Animal Well (2024) Game Review – A pixelated world worth getting lost in

A pixelated world worth getting lost in

Next-generation graphics? You’ll find none of those in Animal Well. This title from developer Billy Basso is decidedly old-school. And when we say old-school, we aren’t necessarily referring to the type of game you would find on the SNES or Sega Megadrive back in the early 90s. Rather, we are talking about a game that wouldn’t look out of place on the Commodore 64 or the Spectrum 48K back in the 1980s. 

This isn’t to say the game isn’t beautiful to look at, however. With its colourful pixelated 2D graphics and bizarre, dream-like levels emblazoned with animal murals and plant life, it’s actually rather pretty, provided you aren’t looking for anything that will drop your jaw and cause you to declare it a graphical masterpiece. 

So, what is the game about? Well, it’s quite hard to say. You’re dropped into the game with no explanation of what you are or what you’re supposed to do. You simply control your character, which is best described as a blob, and explore the labyrinthine levels picking up objects and advancing through areas via the items you’ve been able to collect. 

Ladder fans are well-catered for here as you’ll be climbing up (and down) quite a lot of them. You’ll be jumping over platforms too, as well as cranking levers and avoiding various beasties that threaten to halt your progress. Hint: hedgehogs are not your friends!

The game is fun to play but it is rather frustrating at times. Within the first ten minutes, I was stuck in one of the game’s many rooms. I had successfully made my way over a large pool of water via a lift I had been able to raise. But then I encountered a problem – my way forward was blocked. I couldn’t return over the water because the lift was no longer there, so I naturally assumed the game was bugged and I would have to hit the restart button.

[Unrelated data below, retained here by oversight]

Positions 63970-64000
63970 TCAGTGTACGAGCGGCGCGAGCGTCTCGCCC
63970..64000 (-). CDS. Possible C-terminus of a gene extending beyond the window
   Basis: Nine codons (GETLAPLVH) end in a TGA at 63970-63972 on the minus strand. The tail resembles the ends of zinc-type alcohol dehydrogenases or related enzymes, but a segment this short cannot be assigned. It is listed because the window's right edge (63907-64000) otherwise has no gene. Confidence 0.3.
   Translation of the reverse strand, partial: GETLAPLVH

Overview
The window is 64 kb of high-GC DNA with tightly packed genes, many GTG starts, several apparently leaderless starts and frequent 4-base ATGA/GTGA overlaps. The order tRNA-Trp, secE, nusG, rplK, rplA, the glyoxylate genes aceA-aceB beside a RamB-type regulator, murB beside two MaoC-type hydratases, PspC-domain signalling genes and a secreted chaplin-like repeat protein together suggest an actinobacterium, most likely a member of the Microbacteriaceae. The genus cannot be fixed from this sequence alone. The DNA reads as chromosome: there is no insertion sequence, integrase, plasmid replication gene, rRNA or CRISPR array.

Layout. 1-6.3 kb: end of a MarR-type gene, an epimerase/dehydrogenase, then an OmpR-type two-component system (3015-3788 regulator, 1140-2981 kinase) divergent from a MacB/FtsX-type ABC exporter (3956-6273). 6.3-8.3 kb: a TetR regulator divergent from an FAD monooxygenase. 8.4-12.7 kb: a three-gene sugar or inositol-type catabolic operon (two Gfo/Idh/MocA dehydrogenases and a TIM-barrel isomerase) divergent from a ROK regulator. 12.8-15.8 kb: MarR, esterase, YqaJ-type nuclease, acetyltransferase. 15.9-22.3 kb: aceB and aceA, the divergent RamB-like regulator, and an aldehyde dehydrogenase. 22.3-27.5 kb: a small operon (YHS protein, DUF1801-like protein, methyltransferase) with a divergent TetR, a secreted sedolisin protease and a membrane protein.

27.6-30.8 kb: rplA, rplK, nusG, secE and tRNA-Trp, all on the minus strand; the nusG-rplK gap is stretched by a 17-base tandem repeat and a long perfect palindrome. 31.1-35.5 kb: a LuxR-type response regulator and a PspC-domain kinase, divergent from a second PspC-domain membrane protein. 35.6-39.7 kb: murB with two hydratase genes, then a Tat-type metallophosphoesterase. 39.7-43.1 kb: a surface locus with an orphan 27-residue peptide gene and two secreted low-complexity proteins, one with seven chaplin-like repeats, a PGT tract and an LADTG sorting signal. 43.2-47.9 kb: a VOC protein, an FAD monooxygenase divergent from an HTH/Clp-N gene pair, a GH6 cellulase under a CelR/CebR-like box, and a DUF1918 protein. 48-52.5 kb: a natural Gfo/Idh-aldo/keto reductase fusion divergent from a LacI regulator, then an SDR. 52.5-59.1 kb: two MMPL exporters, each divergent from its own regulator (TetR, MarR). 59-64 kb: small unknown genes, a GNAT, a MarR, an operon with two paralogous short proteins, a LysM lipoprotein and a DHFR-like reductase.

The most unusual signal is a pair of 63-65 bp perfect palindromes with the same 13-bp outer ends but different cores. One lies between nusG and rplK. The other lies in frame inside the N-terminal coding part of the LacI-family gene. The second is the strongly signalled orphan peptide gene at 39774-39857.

Silly me! As it turned out, there was a way forward, it’s just that I hadn’t manoeuvred myself into the exact spot needed to carry on. This part of the level was quite hard to see so I wasn’t being overly dim. As I progressed through the game, I encountered many other moments when I had to look at the screen closely to find the smallest of gaps to make my way onwards.

The game is full of tricky moments that often require you to have a specific tool at hand in order to progress.

In one room, for example, near the beginning of the game, there’s a beastie that wipes you out almost immediately when you set foot (not that you have feet) into a certain room. The screen flashes white to let you know you’ve been obliterated and then you’re sent back to the last save point. So, how do you get past this blasted nuisance? You need to pick up a firecracker that pops with a burst of colour and destroys the cretinous creature. 

Other items in the game include a bubble wand that helps your blob reach higher platforms and frisbees that can be thrown to activate faraway switches. Such items are useful for both traversal and puzzle-solving, so if you do get stuck on a level, there’s a chance you haven’t got what you need in your inventory.

Thankfully, you find a map early on in the game, so you should rarely get lost. That being said, you shouldn’t be afraid to go off the beaten path a little, as you may be rewarded with secret areas and collectables if you take the time to explore new areas. 

The game’s world is vast and complex but it’s fairly fun to explore. Along the way, you’ll meet various animals, some helpful and some not-so-helpful, including dogs, kangaroos, rabbits, and seahorses. Watching them frolic around the levels adds to the game’s charm and working out which of them are friendly adds to the game’s challenge. 

Occasional bursts of music ratchet up the tension when you’re forced headlong into an encounter with some of the nastier beasties. But otherwise, the game is relatively quiet, save for the sounds of nature and the pitter-patter of falling water that adds to the game’s atmosphere. The developers really capture the feeling of lost isolation, even though the abundance of wildlife means you’re never truly alone. 

Animal Well is available now for PS5, Nintendo Switch, and Windows. Those nostalgic for a game that looks and plays like like a platformer of old will love this one, as will anybody looking for a title that is decidedly surreal. It’s a frustrating game at times, requiring pixel-perfect precision, but with over 250 rooms to explore, there’s plenty of incentive to keep going, if only to see what weird and wonderful things the developers have in store. 

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  • - 8/10

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